As a seminary graduate still looking for a ministry position, I’ve attempted to widen my options of what I think ‘my’ ministry will look like. Before seminary, all my relevant ministry and life experience was distinctly urban. I worked with urban ministries in Atlanta, Miami and did part of my ministry internship with two churches in urban church in Vancouver, Canada. Three years have past since my graduation and I’ve found myself living in a small border town, far away from the lights of the big city. I do not know where I will end up, but this is where I am. Most days I pray some version of, “God what are you doing here?” as I seek to understand what he has in store for my life and ministry (and when I am frustrated I pray, “God what am I doing here?”).
Since no urban churches are calling, I’ve begun looking at rural churches. To that end I picked up Practicing Care in Rural Congregations and Communities to explore the possibility of a rural call. What I discovered is that two of my guiding convictions in ministry, commitment to place and God’s heartbeat for justice, would serve me as well in the country as they do in the city.
The authors of Practicing Care in Rural Congregations and Communities are all highly educated, and currently live in urban settings. However Jeanne Hoeff, L. Shannon Jung and Joretta Marshall all have experience living and ministering in rural settings and share from their wisdom, experience, and learned insight. Their purpose in writing this book is to enrich the ministry of care in both rural congregations and the wider church. They have listened well to the needs of rural communities and the peculiar challenges of that context. However wider applications are possible. They write, “Care is context specific, yet practices and principles are often appropriate across contexts. We believe that the rural context offers wisdom born out of an appreciation for its people’s unique gifts, as well as out of the limitations and peculiarities of what it means to be rural in the United States” (location 92, kindle edition).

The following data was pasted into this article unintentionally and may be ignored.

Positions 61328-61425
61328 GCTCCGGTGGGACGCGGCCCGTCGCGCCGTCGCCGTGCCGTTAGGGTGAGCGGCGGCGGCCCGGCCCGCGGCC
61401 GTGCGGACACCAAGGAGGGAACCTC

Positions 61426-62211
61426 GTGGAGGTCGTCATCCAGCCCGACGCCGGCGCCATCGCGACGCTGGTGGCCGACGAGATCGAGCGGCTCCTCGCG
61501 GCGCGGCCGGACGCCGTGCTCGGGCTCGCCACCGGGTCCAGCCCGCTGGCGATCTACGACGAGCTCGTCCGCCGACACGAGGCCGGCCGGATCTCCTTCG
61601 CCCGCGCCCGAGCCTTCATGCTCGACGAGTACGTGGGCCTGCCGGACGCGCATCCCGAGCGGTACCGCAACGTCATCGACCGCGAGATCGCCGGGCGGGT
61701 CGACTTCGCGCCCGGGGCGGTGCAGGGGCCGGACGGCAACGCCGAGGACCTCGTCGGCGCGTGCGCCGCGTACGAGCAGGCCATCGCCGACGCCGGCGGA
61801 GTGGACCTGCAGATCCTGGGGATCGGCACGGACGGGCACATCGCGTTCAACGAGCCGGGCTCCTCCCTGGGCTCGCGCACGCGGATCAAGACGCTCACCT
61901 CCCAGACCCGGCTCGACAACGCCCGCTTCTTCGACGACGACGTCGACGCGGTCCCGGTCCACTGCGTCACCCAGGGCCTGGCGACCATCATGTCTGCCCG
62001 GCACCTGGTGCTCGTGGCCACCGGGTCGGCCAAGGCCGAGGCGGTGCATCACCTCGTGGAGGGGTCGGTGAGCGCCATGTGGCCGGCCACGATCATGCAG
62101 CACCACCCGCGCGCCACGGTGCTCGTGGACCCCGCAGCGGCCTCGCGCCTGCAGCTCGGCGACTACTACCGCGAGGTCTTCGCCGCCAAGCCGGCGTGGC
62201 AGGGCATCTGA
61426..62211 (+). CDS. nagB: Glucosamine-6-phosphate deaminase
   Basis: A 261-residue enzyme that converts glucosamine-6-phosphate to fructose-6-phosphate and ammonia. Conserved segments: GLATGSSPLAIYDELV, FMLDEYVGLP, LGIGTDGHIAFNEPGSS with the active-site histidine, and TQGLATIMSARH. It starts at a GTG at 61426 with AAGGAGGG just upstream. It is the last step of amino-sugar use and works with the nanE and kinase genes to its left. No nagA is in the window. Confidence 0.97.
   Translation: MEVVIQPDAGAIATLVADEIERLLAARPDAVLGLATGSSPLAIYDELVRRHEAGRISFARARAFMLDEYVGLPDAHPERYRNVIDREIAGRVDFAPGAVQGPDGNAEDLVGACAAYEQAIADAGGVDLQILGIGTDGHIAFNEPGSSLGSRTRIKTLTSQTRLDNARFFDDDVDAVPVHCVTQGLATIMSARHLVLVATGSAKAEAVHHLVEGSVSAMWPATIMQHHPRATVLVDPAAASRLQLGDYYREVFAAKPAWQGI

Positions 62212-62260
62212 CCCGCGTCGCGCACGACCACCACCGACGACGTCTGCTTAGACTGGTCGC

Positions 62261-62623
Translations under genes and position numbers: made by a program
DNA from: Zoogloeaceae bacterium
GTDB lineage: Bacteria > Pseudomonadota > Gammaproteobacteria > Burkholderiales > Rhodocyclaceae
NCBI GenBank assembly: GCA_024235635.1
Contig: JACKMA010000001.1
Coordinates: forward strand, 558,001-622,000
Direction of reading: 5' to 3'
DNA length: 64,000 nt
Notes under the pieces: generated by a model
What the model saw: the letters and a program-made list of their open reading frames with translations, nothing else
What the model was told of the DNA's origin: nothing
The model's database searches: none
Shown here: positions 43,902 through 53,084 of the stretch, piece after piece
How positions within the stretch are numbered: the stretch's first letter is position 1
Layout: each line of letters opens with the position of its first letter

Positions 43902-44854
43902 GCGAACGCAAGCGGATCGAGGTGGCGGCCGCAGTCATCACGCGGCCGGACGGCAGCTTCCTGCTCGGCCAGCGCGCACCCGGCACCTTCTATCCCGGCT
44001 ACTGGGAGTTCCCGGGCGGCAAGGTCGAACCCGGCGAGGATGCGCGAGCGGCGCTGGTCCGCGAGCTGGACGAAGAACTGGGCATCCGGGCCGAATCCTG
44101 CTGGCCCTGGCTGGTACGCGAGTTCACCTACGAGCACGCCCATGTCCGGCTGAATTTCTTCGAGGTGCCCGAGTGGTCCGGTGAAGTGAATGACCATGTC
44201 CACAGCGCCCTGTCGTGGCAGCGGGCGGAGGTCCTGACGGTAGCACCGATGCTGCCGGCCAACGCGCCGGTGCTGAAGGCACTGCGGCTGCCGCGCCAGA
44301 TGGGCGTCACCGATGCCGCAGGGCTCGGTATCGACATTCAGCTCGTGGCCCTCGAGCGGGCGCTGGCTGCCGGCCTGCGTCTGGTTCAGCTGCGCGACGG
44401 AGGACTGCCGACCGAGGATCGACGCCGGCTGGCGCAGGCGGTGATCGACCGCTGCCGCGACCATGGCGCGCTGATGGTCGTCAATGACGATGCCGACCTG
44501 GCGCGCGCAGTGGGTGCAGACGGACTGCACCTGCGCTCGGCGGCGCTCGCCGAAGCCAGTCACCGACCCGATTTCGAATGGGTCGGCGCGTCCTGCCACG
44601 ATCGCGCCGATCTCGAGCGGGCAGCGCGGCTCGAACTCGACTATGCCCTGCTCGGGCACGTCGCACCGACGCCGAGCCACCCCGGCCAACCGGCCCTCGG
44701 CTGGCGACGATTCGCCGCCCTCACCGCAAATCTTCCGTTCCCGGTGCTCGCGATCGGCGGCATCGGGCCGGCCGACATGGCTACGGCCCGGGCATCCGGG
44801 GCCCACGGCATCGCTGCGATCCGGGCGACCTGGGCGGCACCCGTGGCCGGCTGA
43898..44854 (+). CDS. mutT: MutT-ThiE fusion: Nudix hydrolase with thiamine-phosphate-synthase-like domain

Most chapters of this book explore various case studies in rural ministry which illuminate the challenges rural congregations face. Small towns and rural parishes are small, tight knit communities, where members are involved in one another’s lives and secrets are poorly kept. Educated members of many communities move from the country to the big city. To be poor in these environments is to be vulnerable. There are not the same systems of care and safety nets that are available in cities. Beyond this, rural environments also tend to have a greater degree of domestic violence, alcoholism, etc. The gifts and challenges of any rural ministry is tethered to the peculiarity of that place and the gifts and challenges of the people who live there.
Hoeff, Jung & Marshall case studies explore various dynamics, including the permission given to pastors to challenge community norms (as an outsider to the community), leadership, diversity in changing communities, socioeconomic difficulties, violence and health issues. These issues are not unique to rural environments, but they hit these areas in a different way than city folk experience. For example, the loss of a job in a small community is complicated by how intertwined everyone’s lives are. A woman or man who is no longer able to provide for their family has little recourse, social services are not as readily available. They also experience profound shame and isolation (i.e. a break in relationship between employer and employee is felt more acutely in a town of 35 people than in a city of 350,000). The authors of this book do a great job of identifying care issues, setting them in context, framing them theologically and offering guidance in how to offer sensitive care in that environment.
Ministers serving in rural context will definitely benefit from the insights in this book. As will those, like me, who are still parsing the possibility of rural ministry. However, the sort of reading of the cultural context that Hoeff, Jung and Marshall do, is appropriate in any ministry context. This is a great book and has helped me be cognizant of several pastoral care issues, but it has also cemented the conviction that wherever I end up in ministry, I need to exegete the place and understand the community I serve. I highly recommend this book. Five stars: ★★★★★!
Notice of Material Connection: I received a digital copy of this book from Augsburg Fortress through Edelweiss in exchange for my fair and honest review.
3 thoughts on “Pastor Care in a Rural Setting: a book review”
As a current seminary student, I know that I have my own built-in preferences for what “my” ministry should look like, too. Man, what a good reminder that all ministry is God’s ministry. He’ll direct us both to where He desires us – rural church or elsewhere. Keep writing, brother!